Why don’t you try something, just for kicks?  Just try it my way for length of your real estate class.  Tell yourself you are good at math and tell yourself you are good at taking tests.  Say it with enough conviction that you believe it.  Even if you do think this is psychobabble, it won’t hurt any.  And maybe, just maybe, it will help.

And then do one more thing, just for fun, when you start your real estate career, try the same thing.  Instead of moping around the office saying, “I’m not good at cold calls,” try saying, “I love talking to new people.”

Please note that I, Karen Climer, have no affiliation with Climer School of Real Estate.  My father, Ron Climer, sold that school in 2014.  Since that time, I have had no affiliation with that school.  If you are looking for me, you will find me at Demetree School of Real Estate.

By |2021-08-24T15:04:05-04:00August 25th, 2019|

## One Tip That Will Save Your Butt On Florida Real Estate Exam Math Questions

Let’s say the questions says, “John bought a rental house for \$237,000. He wants to make at least 8% return on this investment. His mortgage payment is \$1,287.65 at 5.5%.  How much rent should he charge to meet his financial goals?”

I always ask my students at Demetree School of Real Estate, “What formula are you going to use?”

The ones who are trying to wing it will say, “Well, you take \$237,000 times 8% divided by \$1,287.65 minus 5.5%.”  When that answer doesn’t result in one of the choices, they will try some other combination.

Usually I will interrupt before they get that far and say, “What is the formula?  Don’t tell me the numbers.  Tell me in words what formula you are using.”

The ones who have studied will say, “Based on the last sentence, this is the IRV formula, so it is income equals rate times value.”

I encourage them to write the formula on a piece of paper, then plug in the numbers right next to that. When you do that, you realize that the mortgage payment and interest rate are problem trash.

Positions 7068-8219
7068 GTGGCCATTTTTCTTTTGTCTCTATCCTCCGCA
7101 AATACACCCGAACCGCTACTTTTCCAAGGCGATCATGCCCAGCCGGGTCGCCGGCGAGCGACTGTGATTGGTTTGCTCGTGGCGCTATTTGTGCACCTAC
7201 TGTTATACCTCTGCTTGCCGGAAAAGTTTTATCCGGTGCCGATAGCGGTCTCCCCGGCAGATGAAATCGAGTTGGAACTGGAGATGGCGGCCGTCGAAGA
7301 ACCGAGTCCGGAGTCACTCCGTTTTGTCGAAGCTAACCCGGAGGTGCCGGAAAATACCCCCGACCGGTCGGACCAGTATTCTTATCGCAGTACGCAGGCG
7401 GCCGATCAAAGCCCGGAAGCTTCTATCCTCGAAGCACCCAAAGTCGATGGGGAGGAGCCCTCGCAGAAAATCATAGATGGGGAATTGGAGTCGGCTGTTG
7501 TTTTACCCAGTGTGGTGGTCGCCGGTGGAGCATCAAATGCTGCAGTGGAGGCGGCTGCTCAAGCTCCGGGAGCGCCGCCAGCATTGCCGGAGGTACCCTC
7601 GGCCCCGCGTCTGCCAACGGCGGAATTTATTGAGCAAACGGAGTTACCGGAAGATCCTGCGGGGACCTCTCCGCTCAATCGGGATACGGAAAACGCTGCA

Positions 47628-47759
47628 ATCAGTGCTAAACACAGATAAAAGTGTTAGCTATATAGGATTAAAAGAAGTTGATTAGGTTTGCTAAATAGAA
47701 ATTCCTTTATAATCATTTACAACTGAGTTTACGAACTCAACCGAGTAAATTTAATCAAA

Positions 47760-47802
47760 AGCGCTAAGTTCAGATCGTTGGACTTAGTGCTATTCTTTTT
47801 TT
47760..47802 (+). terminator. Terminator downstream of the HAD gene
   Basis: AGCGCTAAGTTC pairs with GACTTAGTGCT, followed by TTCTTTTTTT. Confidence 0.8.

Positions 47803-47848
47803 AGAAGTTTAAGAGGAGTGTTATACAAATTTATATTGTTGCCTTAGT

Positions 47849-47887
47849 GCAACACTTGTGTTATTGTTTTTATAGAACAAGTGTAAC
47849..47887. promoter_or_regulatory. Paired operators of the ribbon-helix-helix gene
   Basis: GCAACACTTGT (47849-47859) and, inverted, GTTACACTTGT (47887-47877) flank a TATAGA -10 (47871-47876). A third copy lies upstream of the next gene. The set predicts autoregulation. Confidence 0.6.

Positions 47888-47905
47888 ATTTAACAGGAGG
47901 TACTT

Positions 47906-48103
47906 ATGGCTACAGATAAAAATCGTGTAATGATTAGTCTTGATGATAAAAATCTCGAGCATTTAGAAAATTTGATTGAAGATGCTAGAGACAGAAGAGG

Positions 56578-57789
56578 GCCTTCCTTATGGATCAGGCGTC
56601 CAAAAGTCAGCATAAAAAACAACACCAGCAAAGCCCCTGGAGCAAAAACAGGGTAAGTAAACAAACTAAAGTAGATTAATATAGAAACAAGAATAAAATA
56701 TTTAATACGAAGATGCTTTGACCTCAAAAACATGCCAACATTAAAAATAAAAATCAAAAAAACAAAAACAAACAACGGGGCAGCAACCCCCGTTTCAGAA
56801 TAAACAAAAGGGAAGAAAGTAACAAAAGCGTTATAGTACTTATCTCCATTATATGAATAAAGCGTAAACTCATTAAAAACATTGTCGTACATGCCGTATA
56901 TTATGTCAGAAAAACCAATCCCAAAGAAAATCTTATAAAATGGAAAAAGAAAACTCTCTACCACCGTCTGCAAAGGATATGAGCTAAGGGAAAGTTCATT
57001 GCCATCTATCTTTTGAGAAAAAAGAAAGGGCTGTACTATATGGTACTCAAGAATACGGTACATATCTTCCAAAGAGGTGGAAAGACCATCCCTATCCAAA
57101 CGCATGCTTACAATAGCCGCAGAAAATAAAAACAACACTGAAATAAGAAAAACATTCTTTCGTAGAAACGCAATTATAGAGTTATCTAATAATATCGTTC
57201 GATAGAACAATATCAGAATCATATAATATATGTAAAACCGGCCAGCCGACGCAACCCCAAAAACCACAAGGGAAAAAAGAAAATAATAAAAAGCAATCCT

To summarize my method:

1. Read the last sentence of the question to determine what we are looking for.
2. Identify the formula.
3. Write the formula on your paper.
4. Plug in the appropriate numbers and ignore everything else.
5. Then, and only then, do you reach for your calculator.

You may think my method is too much trouble.  I guarantee it is less trouble than taking the exam again.

There might be another benefit to learning the formula in words, not just punching numbers in your calculator.  Recently, I heard a student say that this was their question on the Florida real estate sales associate exam:

What is the formula for capitalization rate?

a. Income ÷ value
b. Interest ÷ value
c. Value ÷ income
d. Value X income

For the students who learn the formula, this was a super easy question.  For students who just punch in numbers without thinking of the formula, this question could be the difference between a score of 74 and 75.  In other words, the difference between walking out with a real estate license or coming back next week later to sit for the test again.

By the way, the answer is A.

Please note that neither I, nor anyone in the Climer family, have any affiliation with Climer School of Real Estate.  My father, Ron Climer, sold Climer School of Real Estate in 2014.  You can find me at Demetree School of Real Estate

By |2021-08-25T14:38:30-04:00January 26th, 2018|